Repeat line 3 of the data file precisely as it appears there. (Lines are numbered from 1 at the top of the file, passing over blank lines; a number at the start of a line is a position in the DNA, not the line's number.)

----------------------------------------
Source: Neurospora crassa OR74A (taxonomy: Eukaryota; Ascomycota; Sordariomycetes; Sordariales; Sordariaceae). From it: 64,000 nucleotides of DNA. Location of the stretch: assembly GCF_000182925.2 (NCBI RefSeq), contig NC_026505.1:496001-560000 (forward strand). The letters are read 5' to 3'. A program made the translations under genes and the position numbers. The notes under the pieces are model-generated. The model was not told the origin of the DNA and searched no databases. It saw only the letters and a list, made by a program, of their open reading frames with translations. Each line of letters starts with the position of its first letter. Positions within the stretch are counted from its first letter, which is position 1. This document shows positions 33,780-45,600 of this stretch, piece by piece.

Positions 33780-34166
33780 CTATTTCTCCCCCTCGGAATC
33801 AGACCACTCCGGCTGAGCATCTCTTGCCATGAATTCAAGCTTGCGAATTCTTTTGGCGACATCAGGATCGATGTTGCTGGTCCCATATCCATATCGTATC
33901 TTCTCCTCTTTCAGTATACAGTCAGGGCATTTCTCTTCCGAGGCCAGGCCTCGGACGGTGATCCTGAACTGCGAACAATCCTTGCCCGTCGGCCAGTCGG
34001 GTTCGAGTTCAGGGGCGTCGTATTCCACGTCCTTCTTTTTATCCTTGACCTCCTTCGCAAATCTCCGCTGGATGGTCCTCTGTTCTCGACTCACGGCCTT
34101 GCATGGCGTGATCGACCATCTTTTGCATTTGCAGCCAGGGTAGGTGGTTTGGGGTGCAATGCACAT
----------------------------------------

33780 CTATTTCTCCCCCTCGGAATC